Kate, Christine and Sonita: Documentary Dilemmas

Sonita and Kate Plays Christine

Dave author picOne of the best things about attending film festivals – such as this year’s Sydney Film Festival – is the opportunity to explore the breadth of documentaries on display. It’s a stark contrast to the genre’s sparse representation in mainstream cinemas. The conventional critical wisdom would be to suggest that multiplex audiences tend to avoid the more intellectually rigorous documentaries in favour of the crash and bang of popcorn flicks.

There’s some truth in that assumption, no doubt. But having seen more than my fair share of documentaries in my few years as a film critic, I can sympathise with this antipathy towards docos. Simply put, a lot of documentaries aren’t especially interesting. Even the most lowbrow blockbuster tends to at least try for visual panache to enrapture its audience; too often, documentaries rely on a tired procession of talking heads, stock footage and occasional re-enactments to tell their stories. If those stories are sufficiently interesting, that’s fine, but after your fifth Alex Gibney doco it starts to wear you out.

The kind of documentary I’m interested in strives to transcend the limitations of their form through experimentation. In particular, I love films that interrogate – or obscure – the assumption of ‘truthfulness’ inherent in non-fiction filmmaking; think The Thin Blue Line or Stories We Tell or Jafar Panahi’s recent output. Thankfully, Sydney this year features films like Sonita and Kate Plays Christine; movies that have something more to say than you might expect from their loglines.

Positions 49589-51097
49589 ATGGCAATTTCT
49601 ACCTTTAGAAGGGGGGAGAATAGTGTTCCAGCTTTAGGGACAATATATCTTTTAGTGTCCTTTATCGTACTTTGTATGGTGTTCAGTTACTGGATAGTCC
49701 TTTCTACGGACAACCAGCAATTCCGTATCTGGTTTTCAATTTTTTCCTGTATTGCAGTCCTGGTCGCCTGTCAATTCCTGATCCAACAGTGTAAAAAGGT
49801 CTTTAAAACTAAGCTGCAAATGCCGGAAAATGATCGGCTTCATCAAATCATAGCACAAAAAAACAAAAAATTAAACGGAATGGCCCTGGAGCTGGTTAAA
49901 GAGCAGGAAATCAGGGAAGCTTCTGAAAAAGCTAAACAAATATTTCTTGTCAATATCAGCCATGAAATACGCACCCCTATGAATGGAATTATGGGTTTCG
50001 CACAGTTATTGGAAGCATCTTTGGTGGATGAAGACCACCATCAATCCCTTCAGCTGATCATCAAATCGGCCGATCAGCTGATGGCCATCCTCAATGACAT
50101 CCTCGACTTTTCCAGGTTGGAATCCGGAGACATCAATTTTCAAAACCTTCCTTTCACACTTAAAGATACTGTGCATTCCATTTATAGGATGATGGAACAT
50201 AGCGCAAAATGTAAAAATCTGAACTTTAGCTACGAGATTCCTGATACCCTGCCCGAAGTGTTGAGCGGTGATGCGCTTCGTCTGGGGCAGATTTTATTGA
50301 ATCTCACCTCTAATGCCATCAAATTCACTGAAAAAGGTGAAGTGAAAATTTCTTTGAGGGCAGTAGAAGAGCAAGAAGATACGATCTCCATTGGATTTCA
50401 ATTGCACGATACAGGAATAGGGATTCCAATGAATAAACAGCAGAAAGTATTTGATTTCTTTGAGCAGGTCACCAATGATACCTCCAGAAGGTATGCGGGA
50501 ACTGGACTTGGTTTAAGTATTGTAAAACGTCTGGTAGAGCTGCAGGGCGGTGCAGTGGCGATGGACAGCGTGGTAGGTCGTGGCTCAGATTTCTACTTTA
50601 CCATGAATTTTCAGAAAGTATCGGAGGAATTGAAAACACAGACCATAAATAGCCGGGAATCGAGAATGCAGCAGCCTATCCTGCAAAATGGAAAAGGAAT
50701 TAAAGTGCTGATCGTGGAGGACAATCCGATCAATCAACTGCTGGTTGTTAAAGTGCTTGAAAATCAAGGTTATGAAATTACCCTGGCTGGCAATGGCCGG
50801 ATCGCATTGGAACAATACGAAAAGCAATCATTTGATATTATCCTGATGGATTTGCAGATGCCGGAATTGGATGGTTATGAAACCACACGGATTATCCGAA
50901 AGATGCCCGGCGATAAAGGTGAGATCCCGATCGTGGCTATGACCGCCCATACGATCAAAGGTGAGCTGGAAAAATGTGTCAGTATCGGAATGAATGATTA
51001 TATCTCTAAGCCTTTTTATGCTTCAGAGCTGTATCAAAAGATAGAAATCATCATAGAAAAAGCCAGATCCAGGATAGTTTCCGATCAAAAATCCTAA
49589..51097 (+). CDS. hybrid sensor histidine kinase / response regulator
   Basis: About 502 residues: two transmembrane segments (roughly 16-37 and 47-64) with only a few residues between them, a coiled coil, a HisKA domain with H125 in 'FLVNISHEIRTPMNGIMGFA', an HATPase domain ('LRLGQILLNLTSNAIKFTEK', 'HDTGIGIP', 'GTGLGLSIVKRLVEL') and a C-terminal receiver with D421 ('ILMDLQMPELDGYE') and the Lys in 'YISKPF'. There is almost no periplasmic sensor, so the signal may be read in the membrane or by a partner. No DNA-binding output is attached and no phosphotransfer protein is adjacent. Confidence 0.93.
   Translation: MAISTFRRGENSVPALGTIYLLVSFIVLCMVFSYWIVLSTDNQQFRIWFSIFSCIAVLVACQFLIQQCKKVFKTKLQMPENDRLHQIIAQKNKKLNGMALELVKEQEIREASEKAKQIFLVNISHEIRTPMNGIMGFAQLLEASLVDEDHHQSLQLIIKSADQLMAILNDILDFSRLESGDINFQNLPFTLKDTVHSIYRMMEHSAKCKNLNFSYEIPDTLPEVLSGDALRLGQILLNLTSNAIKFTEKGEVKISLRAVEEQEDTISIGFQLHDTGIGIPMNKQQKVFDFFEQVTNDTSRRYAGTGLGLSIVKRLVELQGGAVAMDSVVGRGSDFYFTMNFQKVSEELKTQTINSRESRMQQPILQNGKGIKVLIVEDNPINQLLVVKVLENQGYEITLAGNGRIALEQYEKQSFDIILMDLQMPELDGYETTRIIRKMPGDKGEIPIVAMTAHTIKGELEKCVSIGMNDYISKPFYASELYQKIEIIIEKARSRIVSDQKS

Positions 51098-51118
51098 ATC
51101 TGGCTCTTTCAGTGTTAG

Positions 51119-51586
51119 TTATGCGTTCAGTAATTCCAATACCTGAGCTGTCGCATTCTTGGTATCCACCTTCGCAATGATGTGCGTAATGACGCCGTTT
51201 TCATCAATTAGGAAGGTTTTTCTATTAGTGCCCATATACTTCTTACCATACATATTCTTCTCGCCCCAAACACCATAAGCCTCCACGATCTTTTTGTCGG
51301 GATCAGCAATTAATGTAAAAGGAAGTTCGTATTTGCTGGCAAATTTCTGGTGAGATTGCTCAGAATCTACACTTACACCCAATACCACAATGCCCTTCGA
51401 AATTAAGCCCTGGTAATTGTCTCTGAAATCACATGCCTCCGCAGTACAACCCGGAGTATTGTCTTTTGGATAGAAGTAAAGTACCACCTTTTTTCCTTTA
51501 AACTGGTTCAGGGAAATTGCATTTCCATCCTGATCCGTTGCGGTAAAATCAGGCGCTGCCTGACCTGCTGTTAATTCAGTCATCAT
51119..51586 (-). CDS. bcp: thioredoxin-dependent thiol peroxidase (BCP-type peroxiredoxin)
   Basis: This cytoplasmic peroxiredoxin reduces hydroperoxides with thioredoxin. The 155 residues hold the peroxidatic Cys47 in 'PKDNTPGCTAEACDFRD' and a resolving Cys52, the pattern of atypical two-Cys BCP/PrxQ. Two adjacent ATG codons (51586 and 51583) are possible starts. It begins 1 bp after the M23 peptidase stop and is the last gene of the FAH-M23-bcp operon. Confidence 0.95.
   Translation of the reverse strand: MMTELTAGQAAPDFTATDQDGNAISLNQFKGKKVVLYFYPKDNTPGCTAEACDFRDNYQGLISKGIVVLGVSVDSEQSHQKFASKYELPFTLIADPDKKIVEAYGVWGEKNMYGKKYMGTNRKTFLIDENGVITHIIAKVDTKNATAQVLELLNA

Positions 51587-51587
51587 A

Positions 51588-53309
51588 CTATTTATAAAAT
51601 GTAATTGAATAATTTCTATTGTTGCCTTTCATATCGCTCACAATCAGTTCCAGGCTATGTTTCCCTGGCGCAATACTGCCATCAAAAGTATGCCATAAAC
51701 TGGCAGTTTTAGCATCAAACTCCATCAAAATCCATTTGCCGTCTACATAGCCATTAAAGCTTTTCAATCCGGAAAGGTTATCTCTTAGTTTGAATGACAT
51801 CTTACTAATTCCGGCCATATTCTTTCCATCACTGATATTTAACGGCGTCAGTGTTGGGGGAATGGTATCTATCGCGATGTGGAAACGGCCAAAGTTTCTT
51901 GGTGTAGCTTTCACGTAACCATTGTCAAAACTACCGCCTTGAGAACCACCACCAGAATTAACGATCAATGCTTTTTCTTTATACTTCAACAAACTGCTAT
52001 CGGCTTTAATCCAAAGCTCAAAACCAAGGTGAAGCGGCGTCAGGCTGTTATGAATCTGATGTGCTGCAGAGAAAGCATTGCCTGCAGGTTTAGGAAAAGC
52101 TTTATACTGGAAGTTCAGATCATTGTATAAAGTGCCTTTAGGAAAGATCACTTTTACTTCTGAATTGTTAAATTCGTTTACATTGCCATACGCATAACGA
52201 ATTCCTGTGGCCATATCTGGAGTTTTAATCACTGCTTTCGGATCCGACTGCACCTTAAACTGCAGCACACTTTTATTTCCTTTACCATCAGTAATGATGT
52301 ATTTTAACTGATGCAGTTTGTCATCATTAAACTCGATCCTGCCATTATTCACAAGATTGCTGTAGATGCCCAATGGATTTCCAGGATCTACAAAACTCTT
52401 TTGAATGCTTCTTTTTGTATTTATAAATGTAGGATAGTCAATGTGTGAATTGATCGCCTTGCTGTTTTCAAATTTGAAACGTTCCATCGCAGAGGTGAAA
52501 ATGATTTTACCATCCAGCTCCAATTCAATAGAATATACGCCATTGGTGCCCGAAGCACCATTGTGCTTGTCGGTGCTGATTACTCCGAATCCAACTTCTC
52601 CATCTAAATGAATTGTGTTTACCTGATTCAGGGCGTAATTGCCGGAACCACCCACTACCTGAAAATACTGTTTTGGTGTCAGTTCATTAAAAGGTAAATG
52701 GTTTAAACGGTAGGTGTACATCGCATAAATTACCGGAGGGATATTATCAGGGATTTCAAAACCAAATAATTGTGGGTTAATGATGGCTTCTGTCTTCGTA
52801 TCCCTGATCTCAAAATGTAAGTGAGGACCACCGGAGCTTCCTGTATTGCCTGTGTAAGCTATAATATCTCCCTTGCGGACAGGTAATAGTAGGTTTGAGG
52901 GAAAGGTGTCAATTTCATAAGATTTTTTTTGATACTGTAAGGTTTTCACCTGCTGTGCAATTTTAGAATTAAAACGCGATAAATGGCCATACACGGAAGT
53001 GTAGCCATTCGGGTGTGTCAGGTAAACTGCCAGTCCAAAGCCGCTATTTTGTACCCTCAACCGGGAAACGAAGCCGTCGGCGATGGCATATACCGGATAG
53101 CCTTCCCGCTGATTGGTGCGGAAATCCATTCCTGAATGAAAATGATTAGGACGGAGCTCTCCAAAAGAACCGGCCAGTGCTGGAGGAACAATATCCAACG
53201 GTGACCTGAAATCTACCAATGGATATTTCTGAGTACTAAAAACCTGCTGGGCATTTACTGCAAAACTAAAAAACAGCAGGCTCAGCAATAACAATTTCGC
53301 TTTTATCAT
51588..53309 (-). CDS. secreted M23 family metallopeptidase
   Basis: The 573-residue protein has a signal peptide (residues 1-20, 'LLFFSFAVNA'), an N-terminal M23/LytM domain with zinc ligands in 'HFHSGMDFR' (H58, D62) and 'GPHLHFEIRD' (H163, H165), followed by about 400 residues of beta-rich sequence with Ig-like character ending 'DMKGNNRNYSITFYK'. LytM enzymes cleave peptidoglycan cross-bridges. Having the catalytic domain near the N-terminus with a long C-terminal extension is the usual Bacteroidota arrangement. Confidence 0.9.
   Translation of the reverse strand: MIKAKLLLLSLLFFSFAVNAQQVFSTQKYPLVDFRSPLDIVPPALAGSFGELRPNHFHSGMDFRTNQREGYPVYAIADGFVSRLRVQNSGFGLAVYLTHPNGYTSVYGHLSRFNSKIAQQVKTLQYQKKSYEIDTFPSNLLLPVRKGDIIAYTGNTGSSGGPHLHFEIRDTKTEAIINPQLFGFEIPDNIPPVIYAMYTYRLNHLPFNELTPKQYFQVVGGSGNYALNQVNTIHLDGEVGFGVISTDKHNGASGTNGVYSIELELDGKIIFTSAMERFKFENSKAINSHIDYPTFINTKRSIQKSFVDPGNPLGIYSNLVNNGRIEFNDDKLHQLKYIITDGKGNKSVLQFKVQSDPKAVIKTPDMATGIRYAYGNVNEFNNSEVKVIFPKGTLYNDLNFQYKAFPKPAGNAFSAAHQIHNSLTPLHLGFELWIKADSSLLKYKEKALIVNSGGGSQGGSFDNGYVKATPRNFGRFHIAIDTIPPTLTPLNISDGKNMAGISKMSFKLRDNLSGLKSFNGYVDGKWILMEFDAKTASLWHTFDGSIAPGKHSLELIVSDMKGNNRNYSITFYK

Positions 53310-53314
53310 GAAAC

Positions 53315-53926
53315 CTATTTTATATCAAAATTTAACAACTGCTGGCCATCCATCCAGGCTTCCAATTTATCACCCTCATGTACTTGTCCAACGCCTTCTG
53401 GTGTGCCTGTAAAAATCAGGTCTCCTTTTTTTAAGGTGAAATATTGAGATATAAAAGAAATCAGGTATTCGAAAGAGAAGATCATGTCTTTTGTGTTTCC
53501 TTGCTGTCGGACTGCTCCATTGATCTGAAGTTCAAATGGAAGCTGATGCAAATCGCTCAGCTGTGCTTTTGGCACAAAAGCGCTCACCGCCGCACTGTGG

Sonita’s first half hour is appealing but not especially original. We come to know Sonita Alizadeh, an Afghanistani refugee and high school student living in Tehran. She has an assertive, charismatic personality, one you become very familiar with as a teacher (Sonita’s the kind of student that you like as long as she’s not in your classroom, basically). She loves pop music – her dream parents are Michael Jackson and Rihanna, and her bedroom has posters of Justin Bieber and Yas carefully sticky-taped to the wall – and she wants to be a rapper herself.

Over that first half hour, we observe the obstacles she faces. The financial challenges of trying to rent a space or film a music video. The legal challenges of obtaining the correct permits when she has no passport nor visa. The cultural challenges associated with her Afghani family, who plan to sell her off to a husband in order to afford a wife for her older brother.

This is a familiar tale. One with a cloud of fatalism hanging over the proceedings. As the obstacles mount, the optimistic narrative – “girl overcomes disadvantages to succeed against all odds” – is increasingly overshadowed by a the gloomier notion of potential crushed by a patriarchal, unsympathetic society.

And perhaps that’s how the story would have gone. But it’s at this point that director Rokhsareh Ghaemmaghami reveals that isn’t simply the story of Sonita; it’s the story of Sonita and Rokhsareh. The director introduces herself into the narrative when Sonita asks her to turn the camera off, wanting to remove her scarf and go to sleep. Gently, Ghaemmaghami challenges the assumptions behind Sonita’s request – “It’s not decent for me to be without a scarf. Not in a film!” – encouraging her to recognise that her family is not necessarily an unquestionable authority.